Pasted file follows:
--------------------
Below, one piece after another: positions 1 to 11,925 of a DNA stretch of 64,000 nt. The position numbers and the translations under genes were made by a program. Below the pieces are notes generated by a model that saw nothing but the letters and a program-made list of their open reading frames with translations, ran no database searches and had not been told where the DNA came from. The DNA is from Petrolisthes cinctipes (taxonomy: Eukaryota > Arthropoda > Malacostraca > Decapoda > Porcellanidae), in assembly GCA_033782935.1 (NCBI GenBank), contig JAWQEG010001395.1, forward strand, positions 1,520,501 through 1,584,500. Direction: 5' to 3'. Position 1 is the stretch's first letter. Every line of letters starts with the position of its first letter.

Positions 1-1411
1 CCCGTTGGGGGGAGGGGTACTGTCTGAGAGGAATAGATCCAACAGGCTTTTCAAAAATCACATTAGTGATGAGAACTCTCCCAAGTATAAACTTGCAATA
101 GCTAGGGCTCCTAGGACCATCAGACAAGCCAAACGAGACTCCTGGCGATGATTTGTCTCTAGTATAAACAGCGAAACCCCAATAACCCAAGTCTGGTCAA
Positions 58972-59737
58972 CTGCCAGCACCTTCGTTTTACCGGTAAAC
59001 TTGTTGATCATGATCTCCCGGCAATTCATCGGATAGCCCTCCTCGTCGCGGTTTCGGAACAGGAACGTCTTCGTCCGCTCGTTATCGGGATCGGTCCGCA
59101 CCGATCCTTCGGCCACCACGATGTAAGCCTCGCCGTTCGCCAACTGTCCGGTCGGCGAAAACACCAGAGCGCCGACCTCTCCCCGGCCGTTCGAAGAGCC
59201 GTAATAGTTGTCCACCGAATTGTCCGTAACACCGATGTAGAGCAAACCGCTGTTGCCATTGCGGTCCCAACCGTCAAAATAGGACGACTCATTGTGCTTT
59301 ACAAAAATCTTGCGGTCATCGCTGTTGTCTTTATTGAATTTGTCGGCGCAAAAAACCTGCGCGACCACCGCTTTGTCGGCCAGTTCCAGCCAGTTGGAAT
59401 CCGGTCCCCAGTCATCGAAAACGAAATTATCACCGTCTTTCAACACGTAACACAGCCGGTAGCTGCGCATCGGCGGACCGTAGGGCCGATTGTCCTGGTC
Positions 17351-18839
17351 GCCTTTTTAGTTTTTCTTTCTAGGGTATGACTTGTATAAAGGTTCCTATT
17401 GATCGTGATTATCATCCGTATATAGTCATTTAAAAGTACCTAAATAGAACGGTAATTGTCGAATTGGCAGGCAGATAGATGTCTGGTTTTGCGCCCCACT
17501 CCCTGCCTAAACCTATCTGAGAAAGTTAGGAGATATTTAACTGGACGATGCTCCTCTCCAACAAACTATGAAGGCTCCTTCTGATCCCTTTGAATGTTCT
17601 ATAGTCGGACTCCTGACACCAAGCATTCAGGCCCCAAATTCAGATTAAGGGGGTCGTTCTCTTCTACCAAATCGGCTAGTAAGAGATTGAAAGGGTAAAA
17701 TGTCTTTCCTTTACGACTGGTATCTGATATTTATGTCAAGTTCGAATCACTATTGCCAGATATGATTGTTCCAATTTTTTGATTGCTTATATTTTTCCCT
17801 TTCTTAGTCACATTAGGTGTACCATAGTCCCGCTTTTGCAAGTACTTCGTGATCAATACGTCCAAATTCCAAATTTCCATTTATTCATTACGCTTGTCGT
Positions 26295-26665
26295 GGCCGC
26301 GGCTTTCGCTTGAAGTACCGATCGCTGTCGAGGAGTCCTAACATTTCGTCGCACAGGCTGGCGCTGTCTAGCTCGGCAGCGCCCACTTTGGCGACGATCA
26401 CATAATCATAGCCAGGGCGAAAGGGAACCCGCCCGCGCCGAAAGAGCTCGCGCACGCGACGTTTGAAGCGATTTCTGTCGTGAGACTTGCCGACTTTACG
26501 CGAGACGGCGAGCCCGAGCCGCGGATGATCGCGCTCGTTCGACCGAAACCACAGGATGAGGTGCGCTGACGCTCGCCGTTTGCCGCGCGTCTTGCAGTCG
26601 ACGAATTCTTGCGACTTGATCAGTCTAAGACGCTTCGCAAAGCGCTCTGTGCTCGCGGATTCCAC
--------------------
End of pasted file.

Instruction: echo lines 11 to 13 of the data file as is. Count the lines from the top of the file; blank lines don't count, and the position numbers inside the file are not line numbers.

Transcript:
59401 CCGGTCCCCAGTCATCGAAAACGAAATTATCACCGTCTTTCAACACGTAACACAGCCGGTAGCTGCGCATCGGCGGACCGTAGGGCCGATTGTCCTGGTC
Positions 17351-18839
17351 GCCTTTTTAGTTTTTCTTTCTAGGGTATGACTTGTATAAAGGTTCCTATT